"Donald Trump has talked about Russia's policies and his good relations with Putin and better ties with Russia. So it seems that the US, under Donald Trump, can coordinate better with Russia and Iran over Syria, and I think Iran and Russia will ultimately win this game, more easily than with a Clinton government in office."
24. Wide of visitors at press exhibition
As the world gets used to the idea of the impending reality of President Trump, people across the Middle East have been voicing their opinions.
Analysts in Tehran predict he will isolate the US, which could make Iran stronger, while in Beirut there were warnings he could encourage dictatorships.
Business as usual on the streets of Beirut. But behind closed doors the talk, as with the rest of the world, is the election of Donald Trump as US President.
Analysts here say it's too soon to predict what impact his appointment will have on the Arab world. But Maha Yahya, Director of the Carnegie Centre, has concerns over his words on foreign policy so far:
"His foreign policy statements were vague throughout the whole campaign. At one point he was talking about going back on the nuclear agreement with Iran. Another time he was expressing his admiration for President Putin and how he is fighting his war in Syria. We can say, perhaps, that his election is going to encourage the dictatorships of the region," she says.
She adds that his choice of team will be key to how his election affects the rest of the world.
In Sudan there were positive reactions to Trump's appointment. Sudan is currently directly affected by the US as a result of the sanctions it imposed on it.
There is hope that Trump could stop these, thus helping the country to recover. However experts remain cautious.
Ebetsam Othman, a journalist at Al-Tayar newspaper described his election as a "surprise" as he began the election as a "populist president", with reference to his celebrity profile.
Meanwhile Malek Taha, political analyst and managing editor of the Ar-Ray Al-Aam publication, pointed to the time it will take to implement all the promises he made during his campaign:
"Trump needs a lot of time and may spend all the time to achieve all the slogans and promises in his programme for the voters," he says.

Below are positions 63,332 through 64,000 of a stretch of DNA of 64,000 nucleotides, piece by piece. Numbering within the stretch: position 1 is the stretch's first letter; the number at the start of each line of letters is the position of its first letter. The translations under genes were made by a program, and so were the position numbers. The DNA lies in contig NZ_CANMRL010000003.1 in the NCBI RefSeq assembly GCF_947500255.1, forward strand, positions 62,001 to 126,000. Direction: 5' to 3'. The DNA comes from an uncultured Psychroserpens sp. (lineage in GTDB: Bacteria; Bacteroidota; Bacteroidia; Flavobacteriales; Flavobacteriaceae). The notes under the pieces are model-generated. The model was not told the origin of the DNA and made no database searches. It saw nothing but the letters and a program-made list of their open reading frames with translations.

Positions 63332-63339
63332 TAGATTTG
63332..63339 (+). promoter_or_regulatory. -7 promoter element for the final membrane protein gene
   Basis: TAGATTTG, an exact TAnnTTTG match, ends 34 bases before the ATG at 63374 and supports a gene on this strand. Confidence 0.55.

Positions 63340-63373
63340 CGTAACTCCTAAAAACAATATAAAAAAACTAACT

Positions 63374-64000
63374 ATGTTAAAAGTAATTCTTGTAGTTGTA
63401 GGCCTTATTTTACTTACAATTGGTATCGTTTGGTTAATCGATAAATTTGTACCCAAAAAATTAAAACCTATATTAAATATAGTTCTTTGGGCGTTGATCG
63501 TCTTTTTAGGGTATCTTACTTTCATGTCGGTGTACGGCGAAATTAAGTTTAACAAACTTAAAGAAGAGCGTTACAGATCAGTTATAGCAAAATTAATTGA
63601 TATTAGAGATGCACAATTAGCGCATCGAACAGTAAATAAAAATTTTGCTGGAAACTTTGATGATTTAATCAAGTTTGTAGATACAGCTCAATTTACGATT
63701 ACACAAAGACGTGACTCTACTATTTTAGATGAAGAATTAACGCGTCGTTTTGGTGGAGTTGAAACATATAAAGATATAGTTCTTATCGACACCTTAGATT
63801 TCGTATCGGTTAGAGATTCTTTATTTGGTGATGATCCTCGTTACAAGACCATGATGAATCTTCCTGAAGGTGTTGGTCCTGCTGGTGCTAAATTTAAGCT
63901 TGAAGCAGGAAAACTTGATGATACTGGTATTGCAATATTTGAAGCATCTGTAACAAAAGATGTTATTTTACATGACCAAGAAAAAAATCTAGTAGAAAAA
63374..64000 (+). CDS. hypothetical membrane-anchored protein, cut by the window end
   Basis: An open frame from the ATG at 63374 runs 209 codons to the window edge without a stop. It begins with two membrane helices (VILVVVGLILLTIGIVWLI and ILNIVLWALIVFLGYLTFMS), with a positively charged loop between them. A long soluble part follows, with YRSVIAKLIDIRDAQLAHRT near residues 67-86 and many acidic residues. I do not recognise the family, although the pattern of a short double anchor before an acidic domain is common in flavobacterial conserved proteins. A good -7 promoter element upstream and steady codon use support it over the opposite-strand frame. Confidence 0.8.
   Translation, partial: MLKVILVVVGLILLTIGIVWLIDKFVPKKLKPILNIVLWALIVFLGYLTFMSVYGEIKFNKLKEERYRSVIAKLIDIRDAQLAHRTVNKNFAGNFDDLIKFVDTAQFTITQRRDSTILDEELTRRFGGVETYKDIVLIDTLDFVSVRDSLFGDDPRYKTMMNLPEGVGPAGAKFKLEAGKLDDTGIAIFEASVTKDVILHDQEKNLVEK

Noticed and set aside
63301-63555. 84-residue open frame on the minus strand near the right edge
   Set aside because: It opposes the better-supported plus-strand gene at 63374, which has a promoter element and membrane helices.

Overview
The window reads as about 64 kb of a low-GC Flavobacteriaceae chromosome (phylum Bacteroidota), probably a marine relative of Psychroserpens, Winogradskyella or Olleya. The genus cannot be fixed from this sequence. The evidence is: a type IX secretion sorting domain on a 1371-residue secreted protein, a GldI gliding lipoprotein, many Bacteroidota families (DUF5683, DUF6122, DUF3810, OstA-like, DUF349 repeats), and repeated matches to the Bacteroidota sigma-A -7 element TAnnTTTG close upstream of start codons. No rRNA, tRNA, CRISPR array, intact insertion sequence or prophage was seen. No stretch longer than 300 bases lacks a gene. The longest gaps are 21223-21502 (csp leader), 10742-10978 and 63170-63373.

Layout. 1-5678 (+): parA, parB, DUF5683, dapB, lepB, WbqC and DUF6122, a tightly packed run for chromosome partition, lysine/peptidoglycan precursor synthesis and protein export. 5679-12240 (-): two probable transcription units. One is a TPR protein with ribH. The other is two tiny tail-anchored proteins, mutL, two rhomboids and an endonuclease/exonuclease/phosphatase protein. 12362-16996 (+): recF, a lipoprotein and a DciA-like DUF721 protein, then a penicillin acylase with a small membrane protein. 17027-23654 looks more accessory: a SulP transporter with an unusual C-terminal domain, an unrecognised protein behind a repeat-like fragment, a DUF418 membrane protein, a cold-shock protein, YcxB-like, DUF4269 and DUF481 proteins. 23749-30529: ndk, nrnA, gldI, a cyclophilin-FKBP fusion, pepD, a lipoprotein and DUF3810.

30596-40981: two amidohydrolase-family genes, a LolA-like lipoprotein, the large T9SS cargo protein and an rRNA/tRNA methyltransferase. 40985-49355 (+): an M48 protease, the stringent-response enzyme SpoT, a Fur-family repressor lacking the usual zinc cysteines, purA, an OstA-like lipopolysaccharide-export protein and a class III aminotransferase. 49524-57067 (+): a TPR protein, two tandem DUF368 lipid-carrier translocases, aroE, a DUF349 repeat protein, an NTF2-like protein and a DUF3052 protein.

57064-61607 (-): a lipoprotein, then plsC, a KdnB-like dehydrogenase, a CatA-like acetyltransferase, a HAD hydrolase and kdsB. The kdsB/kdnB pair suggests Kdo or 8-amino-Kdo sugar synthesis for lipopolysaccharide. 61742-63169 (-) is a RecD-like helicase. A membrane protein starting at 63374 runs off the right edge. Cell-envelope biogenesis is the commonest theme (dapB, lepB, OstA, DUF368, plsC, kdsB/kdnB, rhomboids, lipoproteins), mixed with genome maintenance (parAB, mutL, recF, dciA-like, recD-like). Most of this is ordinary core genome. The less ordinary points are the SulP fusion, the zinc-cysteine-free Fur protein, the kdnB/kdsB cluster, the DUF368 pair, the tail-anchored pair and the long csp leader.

While predictions pointed to uncertainty the more immediate effect on the Arab markets wasn't as bad as expected.
In Dubai, the financial market remained relatively stable, dropping just 0.84 per cent and closing on 3278.93 points.
The DFM did open initially with a sharp decline at 3219.59 points after closing yesterday at over 3300 points.
But markets rallied throughout the trading hours ending with only a 0.84 per cent change from its close the previous day.
"The reaction was immediately that they would drop and they were dropping last night, but unlike the Brexit impact, they've actually stabilised already. I think they learned the lesson from the first time, nobody was going to get caught out again like that, so obviously they've done some future proofing," says Steve Armitage, Managing Partner, UAE Business Solutions.
In Iran the focus was on an historic nuclear deal made with the US last year. Trump has criticised the deal saying it was not negotiated well enough.
Some citizens say this could mean tension in Iran-US relations.
But Hassan Mohammadi, a Tehran-based political analyst predicts Iran can benefit from Trump's election as his policies will distance the US from European allies and move it toward isolation.
|Subjects:||Presidential elections , 2016 United States presidential election , International relations , Foreign policy , Government and politics , Nuclear proliferation , Journalism , National elections , Elections , United States presidential election , Events , Government policy , Foreign policy , Political issues , Nuclear proliferation , Weapons proliferation , Weapons administration , Military and defense , News media , Media|
|Locations:||Beirut , Dubai , Tehran , United Arab Emirates , Iran , Middle East , Syria , Russia , Sudan , Khartoum , Lebanon , Eastern Europe , Europe , Sudan , North Africa , Africa|